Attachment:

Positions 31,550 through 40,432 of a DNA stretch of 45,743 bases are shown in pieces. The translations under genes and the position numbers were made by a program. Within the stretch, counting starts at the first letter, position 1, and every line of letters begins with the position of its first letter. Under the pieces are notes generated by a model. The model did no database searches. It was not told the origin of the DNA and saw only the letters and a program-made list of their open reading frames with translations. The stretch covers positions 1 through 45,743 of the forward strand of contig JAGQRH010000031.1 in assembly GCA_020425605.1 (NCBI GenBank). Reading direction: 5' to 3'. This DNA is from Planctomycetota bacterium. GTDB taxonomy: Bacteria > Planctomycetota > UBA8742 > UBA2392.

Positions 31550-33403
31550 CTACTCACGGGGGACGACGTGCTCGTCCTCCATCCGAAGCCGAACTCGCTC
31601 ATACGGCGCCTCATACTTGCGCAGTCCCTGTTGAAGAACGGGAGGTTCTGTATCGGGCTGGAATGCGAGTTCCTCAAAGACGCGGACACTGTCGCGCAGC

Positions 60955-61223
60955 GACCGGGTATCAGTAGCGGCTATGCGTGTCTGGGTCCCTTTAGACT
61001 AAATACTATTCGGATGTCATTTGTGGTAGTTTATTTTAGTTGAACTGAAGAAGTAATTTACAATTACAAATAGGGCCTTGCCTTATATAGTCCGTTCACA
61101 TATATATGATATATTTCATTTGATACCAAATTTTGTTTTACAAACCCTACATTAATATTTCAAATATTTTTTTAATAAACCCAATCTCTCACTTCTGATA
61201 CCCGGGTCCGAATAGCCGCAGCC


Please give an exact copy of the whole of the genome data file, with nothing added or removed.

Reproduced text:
Positions 31,550 through 40,432 of a DNA stretch of 45,743 bases are shown in pieces. The translations under genes and the position numbers were made by a program. Within the stretch, counting starts at the first letter, position 1, and every line of letters begins with the position of its first letter. Under the pieces are notes generated by a model. The model did no database searches. It was not told the origin of the DNA and saw only the letters and a program-made list of their open reading frames with translations. The stretch covers positions 1 through 45,743 of the forward strand of contig JAGQRH010000031.1 in assembly GCA_020425605.1 (NCBI GenBank). Reading direction: 5' to 3'. This DNA is from Planctomycetota bacterium. GTDB taxonomy: Bacteria > Planctomycetota > UBA8742 > UBA2392.

Positions 31550-33403
31550 CTACTCACGGGGGACGACGTGCTCGTCCTCCATCCGAAGCCGAACTCGCTC
31601 ATACGGCGCCTCATACTTGCGCAGTCCCTGTTGAAGAACGGGAGGTTCTGTATCGGGCTGGAATGCGAGTTCCTCAAAGACGCGGACACTGTCGCGCAGC

Positions 60955-61223
60955 GACCGGGTATCAGTAGCGGCTATGCGTGTCTGGGTCCCTTTAGACT
61001 AAATACTATTCGGATGTCATTTGTGGTAGTTTATTTTAGTTGAACTGAAGAAGTAATTTACAATTACAAATAGGGCCTTGCCTTATATAGTCCGTTCACA
61101 TATATATGATATATTTCATTTGATACCAAATTTTGTTTTACAAACCCTACATTAATATTTCAAATATTTTTTTAATAAACCCAATCTCTCACTTCTGATA
61201 CCCGGGTCCGAATAGCCGCAGCC